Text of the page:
Compensation Climbs

With the demand for qualified personnel surging, a significant increase in staff compensation is inevitable. According to a survey from Botoff Consulting, 57% of family offices plan to expand their staff chart in 2024, and nearly half anticipate offering salary raises of at least 5% to their existing employees. The fast-paced demand for talent has propelled a rise in family office pay by 10% to 20% since 2019.

Further illustrating the elevated costs, the average compensation for a chief investment officer (CIO) at a family office with assets below $1 billion hovers around $1 million. For those managing over $10 billion, the compensation approaches $2 million. To stay competitive, Botoff notes, family offices are increasingly offering comprehensive long-term incentive plans on top of base salaries and bonuses.

Even entry-level positions are seeing inflated salary expectations. Botoff recounts a case wherein a junior analyst demanded an annual pay of $300,000 – a demand that leads some family offices to reconsider their hiring timelines and strategies cautiously.

Private Equity Rivalry Intensifies

The competition heats up further when family offices seek talent from private equity's echelons. Many single-family offices, now engaging in direct deals and taking stakes in private companies without third-party involvement, are hungrily eyeing the seasoned talent within leading private equity firms like KKR, Blackstone, and Carlyle.

Paul Westall, co-founder of the family office advisory and recruiting firm Agreus, sheds light on the challenge: "Family offices just can't compete at a senior level with the big PE firms." To circumvent this, Westall explains, family offices are attracting midlevel managers from PE firms, luring them with the promise of greater authority, deal access, and higher compensation, including profit shares akin to 'carries' from private equity transactions.

The move towards lucrative compensation, exposure to billionaire networks, and the appeal of a more significant role in smaller, but growing, entities has made family offices enticing to ambitious professionals. Westall reflects on the evolution of the family office landscape, contrasting today's competitive environment with the past where family offices were seen as retirement destinations with a work-life balance.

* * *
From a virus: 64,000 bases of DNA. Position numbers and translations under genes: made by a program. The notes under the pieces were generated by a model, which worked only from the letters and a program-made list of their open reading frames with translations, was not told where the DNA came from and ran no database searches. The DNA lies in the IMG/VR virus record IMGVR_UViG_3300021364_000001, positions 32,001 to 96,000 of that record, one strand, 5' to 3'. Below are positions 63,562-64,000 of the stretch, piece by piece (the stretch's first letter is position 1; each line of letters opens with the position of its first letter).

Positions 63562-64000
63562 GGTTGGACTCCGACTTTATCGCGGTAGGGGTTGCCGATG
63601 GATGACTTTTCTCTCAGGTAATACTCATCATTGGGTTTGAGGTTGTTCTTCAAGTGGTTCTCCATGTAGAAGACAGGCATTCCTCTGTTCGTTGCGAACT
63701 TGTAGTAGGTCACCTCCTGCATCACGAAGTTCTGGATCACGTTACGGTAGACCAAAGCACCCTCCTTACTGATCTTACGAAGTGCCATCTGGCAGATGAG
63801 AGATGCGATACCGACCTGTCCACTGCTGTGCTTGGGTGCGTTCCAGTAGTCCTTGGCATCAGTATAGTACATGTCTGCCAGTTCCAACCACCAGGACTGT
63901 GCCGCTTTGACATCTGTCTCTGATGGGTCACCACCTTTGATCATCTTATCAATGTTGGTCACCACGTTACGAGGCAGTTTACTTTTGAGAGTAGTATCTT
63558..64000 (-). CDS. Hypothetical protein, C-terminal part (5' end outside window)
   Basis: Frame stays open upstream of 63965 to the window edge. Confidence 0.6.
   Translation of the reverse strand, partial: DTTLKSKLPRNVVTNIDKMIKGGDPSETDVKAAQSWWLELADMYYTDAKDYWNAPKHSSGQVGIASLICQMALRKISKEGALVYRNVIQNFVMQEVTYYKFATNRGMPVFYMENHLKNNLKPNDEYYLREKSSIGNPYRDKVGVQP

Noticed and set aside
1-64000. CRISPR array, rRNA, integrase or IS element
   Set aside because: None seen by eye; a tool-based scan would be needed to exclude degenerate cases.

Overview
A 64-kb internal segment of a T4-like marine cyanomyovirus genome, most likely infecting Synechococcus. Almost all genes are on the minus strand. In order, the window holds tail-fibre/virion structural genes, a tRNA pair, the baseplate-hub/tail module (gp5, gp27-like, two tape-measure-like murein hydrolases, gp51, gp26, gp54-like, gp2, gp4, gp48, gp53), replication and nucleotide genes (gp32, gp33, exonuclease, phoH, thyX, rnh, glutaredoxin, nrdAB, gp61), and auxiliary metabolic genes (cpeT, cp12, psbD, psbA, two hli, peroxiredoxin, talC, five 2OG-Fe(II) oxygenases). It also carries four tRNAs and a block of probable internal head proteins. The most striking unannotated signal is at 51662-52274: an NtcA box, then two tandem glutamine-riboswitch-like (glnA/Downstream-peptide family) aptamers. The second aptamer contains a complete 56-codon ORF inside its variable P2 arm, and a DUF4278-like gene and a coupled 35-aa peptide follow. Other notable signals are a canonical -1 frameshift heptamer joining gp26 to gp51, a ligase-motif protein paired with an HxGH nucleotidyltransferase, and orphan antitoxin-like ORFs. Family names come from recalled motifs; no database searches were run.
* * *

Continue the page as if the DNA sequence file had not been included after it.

He emphasizes, "Now they're bringing in top talent and paying their people, and that's pushed them into competition with the big firms and the banks." This shift signifies the dawn of a new era in wealth management, where the traditional bastions of finance now encounter rigorous competition from the burgeoning sector of family offices.

To stay updated on these trends and more insights into the high-net-worth financial movements, the public is invited to subscribe to CNBC’s Inside Wealth newsletter by Robert Frank, delivered directly to readers’ inboxes.

Exclusive Insights from CNBC PRO

In addition to the detailed coverage of family office dynamics, CNBC PRO offers a range of exclusive content to its readers:

In conclusion, while the burgeoning costs associated with operating a family office may be daunting, the competition for exceptional talent is shaping a new future for wealth management. The redefined family office space, once considered an avenue for a finalized career, now stands as a bastion of innovation and competition, enticing professionals with the potential for growth, influence, and lucrative returns. As family offices continue to expand their footprint and challenge traditional financial institutions, the landscape of high-net-worth investment management remains one of the most dynamic and fascinating sectors to watch.